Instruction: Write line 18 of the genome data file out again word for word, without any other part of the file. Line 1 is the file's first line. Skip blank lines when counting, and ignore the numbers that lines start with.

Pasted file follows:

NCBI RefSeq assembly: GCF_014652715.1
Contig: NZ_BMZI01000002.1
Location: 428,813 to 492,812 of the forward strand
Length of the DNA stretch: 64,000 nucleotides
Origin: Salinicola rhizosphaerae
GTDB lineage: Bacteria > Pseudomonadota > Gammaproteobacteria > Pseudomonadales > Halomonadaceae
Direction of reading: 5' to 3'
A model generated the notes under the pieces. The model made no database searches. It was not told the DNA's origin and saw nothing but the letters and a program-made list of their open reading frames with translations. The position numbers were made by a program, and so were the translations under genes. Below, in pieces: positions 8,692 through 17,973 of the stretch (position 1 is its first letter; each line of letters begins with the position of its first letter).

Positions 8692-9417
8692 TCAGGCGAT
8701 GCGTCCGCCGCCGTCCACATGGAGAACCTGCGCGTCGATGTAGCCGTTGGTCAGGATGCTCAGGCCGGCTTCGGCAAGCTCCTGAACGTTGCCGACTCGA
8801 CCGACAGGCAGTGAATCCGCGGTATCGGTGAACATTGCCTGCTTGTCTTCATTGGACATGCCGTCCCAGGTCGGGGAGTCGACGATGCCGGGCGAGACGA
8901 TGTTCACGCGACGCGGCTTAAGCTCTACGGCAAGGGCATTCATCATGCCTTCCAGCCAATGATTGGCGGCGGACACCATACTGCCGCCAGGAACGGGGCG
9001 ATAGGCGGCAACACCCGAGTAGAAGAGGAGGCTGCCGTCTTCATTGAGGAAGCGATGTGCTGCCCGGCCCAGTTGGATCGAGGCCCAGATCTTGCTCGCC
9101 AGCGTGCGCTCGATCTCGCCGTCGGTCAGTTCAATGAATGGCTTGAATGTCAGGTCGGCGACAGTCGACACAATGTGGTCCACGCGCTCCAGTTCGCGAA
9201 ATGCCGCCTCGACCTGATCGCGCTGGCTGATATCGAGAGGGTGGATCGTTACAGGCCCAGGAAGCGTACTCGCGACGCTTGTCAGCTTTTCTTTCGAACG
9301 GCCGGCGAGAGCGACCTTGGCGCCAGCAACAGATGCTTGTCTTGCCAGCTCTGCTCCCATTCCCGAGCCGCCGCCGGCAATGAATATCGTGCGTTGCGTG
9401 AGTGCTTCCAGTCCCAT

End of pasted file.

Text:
9401 AGTGCTTCCAGTCCCAT